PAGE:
The Virgin Mary

We live in a frenetically visual society bombarded by images, many of which may be called ‘icons’ as they represent objects and / or ideas instantly recognisable to us. These visual cues evoke an emotional response, usually in terms of what we buy or eat, or the brand of clothes we wear. They range from the unequivocal Coca-Cola sign to quite insidious advertisements that remain effective simply by association. In the same way we absorb these messages as consumers, so we assimilate more covert directions relating to who we are, our aspirations and the roles we play in society.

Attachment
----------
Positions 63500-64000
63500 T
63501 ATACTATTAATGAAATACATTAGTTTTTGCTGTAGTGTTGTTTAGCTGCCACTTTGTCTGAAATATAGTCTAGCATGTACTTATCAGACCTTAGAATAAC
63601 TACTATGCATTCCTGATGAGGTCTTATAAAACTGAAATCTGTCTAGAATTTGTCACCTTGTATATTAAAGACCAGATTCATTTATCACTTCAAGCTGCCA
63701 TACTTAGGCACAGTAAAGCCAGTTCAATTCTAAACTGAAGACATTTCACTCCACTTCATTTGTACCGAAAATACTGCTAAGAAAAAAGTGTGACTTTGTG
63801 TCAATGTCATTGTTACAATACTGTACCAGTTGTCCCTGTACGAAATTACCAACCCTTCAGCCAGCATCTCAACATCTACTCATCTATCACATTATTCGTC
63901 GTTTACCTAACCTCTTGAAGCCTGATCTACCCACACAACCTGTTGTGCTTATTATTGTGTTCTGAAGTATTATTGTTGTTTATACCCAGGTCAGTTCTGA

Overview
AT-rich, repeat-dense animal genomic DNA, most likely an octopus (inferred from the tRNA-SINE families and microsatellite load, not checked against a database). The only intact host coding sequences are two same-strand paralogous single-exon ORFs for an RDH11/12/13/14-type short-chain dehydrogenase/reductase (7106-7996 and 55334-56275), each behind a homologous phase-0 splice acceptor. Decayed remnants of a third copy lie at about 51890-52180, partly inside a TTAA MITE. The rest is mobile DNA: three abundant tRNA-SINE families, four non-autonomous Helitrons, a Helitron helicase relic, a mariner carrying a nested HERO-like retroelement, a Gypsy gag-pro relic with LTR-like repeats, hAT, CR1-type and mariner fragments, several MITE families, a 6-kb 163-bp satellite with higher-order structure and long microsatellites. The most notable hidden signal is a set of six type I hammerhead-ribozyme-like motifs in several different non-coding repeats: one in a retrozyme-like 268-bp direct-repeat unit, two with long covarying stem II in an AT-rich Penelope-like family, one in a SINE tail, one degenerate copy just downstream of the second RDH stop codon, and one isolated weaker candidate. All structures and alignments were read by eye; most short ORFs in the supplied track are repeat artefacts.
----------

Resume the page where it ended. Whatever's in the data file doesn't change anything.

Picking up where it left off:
Whether it’s fine art, advertising, cartoon or photograph, every image carries a subtext or statement from its author. So what is communicated by the myriad images of women that confronts us today? Despite an increase in the number of intelligent magazines for women, many mainstream media outlets still have at their core the conservative old-time ‘ideal’ female. She is beautiful by fashions standards, strives to maintain her youthfulness, compliments men but rarely rivals them, needs fulfilment through children and adores them, puts family first, unflinchingly maintains the home, denies her own sexual identity in favour of society’s view of it, is gracious, serenely wise – and not too loud! But who can measure up to such an unattainable fantasy?

There is one such ‘perfect’ woman, the enduring cultural construct that is The Blessed Virgin Mary. With scant New Testament or historical evidence, she became the archetype by which Western women have been judged for centuries.